There was much that those with Jesus did not understand – at least at the time. One of those was an amazing incident that took place on top of a mountain.
“Six days later Jesus took Peter, James, and John, and brought them to the top of a very high mountain where they were alone. He was transformed in front of them, and his clothes were amazingly bright, brighter than if they had been bleached white. Elijah and Moses appeared and were talking with Jesus. Peter reacted to all of this by saying to Jesus, ‘Rabbi, it’s good that we’re here. Let’s make three shrines—one for you, one for Moses, and one for Elijah.’ He said this because he didn’t know how to respond, for the three of them were terrified. Then a cloud overshadowed them, and a voice spoke from the cloud, ‘This is my Son, whom I dearly love. Listen to him!’ Suddenly, looking around, they no longer saw anyone with them except Jesus” (Mark 9:2-8 CEB).
Peter, James, and John were the three from the group of twelve apostles that Jesus often took with him. This time it was to walk to the top of a mountain. Most translations refer to this as a “transfiguration,” a word which most people no longer use. The Common English Bible chose the word “transformed” which makes more sense to English speakers today and is what the word “transfigured” means.
If we were to describe what we saw, we would probably say that Jesus glowed and became very bright. That by itself would have been a sight to cause amazement. But two of Israel’s most admired historical figures appeared and began to converse with him! Moses, the giver of the Law, was with him along with Elijah, who was considered the greatest of the prophets.
Have you ever wondered how Peter knew who Moses and Elijah were? There were no photographs or paintings of them. I don’t think they were wearing name tags. Yet Peter seems to have automatically known who they were without having to be told. Perhaps this is a hint as to how we will know everyone when we get to heaven.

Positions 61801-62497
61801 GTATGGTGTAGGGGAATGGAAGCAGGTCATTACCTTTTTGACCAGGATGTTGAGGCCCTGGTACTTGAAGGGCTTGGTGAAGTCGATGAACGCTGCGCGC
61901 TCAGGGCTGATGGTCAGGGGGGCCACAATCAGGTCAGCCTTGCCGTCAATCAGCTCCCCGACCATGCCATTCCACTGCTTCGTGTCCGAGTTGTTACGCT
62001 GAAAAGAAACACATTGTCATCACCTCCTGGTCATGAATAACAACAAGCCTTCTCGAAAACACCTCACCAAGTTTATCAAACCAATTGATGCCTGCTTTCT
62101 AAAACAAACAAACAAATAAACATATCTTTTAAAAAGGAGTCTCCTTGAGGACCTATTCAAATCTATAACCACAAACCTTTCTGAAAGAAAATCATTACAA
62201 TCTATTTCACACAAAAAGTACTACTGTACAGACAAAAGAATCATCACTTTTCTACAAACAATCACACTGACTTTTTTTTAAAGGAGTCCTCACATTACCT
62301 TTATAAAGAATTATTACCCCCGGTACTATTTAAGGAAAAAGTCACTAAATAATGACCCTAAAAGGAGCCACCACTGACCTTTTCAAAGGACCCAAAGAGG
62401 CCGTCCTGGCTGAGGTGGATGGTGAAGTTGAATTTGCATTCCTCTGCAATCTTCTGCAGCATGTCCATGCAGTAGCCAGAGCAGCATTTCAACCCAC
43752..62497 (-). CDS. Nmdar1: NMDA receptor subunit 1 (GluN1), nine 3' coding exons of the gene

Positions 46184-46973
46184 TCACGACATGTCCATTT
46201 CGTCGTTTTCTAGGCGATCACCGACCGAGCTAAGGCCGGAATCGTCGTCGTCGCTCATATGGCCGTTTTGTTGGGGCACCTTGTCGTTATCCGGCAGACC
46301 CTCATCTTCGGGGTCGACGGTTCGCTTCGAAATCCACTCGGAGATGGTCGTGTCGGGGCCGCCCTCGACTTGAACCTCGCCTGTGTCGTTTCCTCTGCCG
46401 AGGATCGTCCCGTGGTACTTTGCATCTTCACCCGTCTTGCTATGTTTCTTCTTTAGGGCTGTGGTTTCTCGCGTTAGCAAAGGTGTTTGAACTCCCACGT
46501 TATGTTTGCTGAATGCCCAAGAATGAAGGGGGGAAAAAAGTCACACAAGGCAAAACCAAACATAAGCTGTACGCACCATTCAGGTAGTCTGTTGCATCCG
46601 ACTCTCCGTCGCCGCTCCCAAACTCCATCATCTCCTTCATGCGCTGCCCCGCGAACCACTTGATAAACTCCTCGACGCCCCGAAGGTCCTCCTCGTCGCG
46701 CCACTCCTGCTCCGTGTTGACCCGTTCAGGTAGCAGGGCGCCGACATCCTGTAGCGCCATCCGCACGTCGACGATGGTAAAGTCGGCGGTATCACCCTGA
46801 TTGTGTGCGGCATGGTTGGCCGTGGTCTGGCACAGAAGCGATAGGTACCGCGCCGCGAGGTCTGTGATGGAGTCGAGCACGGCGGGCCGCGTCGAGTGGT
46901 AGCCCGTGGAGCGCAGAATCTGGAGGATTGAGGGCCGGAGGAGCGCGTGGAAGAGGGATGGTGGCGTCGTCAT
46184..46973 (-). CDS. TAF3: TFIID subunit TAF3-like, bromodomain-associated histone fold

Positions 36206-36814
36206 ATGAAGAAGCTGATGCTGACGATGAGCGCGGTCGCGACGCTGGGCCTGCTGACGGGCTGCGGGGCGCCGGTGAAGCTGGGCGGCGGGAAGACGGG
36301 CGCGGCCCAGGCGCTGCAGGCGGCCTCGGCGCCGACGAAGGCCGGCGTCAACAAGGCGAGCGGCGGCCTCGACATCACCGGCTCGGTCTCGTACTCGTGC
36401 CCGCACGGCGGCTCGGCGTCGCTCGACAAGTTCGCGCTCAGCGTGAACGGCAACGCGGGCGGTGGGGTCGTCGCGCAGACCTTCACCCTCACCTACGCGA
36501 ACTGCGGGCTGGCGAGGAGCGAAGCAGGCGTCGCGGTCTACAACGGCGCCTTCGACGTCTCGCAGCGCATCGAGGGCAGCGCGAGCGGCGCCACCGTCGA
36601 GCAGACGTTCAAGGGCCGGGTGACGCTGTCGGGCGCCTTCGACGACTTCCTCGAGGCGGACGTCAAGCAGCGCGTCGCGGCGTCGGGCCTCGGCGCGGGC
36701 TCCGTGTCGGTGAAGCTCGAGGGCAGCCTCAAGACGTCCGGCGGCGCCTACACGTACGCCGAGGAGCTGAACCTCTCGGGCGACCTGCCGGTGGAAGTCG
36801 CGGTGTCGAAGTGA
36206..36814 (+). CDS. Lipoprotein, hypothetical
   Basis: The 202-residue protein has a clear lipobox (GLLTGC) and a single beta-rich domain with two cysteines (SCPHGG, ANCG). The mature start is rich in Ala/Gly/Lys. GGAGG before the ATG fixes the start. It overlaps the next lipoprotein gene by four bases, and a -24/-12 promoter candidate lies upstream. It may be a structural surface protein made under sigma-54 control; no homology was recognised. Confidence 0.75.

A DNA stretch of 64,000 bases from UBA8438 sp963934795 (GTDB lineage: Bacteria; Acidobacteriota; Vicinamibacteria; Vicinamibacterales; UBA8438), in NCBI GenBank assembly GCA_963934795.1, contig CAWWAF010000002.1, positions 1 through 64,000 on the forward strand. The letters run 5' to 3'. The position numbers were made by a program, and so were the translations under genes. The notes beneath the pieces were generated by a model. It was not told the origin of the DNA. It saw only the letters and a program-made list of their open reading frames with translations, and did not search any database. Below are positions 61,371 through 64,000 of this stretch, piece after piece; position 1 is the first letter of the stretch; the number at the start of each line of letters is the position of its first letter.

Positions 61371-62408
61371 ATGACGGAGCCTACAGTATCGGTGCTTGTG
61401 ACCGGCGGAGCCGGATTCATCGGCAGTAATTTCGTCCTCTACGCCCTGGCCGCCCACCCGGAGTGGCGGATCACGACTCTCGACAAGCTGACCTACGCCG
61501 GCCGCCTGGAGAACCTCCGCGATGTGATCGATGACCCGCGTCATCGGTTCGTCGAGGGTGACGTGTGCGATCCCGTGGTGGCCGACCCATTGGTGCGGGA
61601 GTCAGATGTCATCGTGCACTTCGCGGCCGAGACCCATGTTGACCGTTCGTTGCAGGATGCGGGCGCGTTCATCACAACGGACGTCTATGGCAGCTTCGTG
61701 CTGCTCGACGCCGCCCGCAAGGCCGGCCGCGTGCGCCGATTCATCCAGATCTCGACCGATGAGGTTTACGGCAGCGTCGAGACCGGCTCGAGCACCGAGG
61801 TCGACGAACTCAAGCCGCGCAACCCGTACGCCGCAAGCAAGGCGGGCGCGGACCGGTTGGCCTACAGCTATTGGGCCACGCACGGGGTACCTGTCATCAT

Peter saw before them the two greatest prophets of Israel’s history there with Jesus. It seems that he was trying to elevate Jesus to the same status when he suggested that three shrines be built, one for each of them.
But the Father reacted to this suggestion from heaven. It wasn’t that Jesus was to be elevated to an equal rank with Moses and Elijah. Jesus was the one they were to listen to – he had superseded anyone from Israel’s history. He was to replace Moses as the one to whom God’s people must listen.
The apostles didn’t understand what had happened. Jesus told them not to tell anyone about it until they had seen the Son of Man had risen from the dead (Mark 9:9-10). This they didn’t understand either!
Throughout the early years of Christianity, there was a conflict over listening to Moses. The Jews who became Christians wanted to hold on to both the Mosaic Law and Jesus. This created problems with the Christians who were Gentiles. This was dealt with in Acts 15 and most of Paul’s letters contain something about not having to accept the Law to become a Christian – we now follow Jesus. The letter to the Hebrews dealt with this most decisively – Jesus is better than anything and anyone we find in Israel’s history.
The point of Jesus’ transformation was to tell the apostles – and all of us – that it really is all about Jesus. He is the one, and only one, we are to listen to. He is the one who died so we could be forgiven.
Readings for next week:
16 October – Mark 7
17 October – Mark 8
18 October – Mark 9:1-32
19 October – Mark 9:33-50
20 October – Mark 10:1-31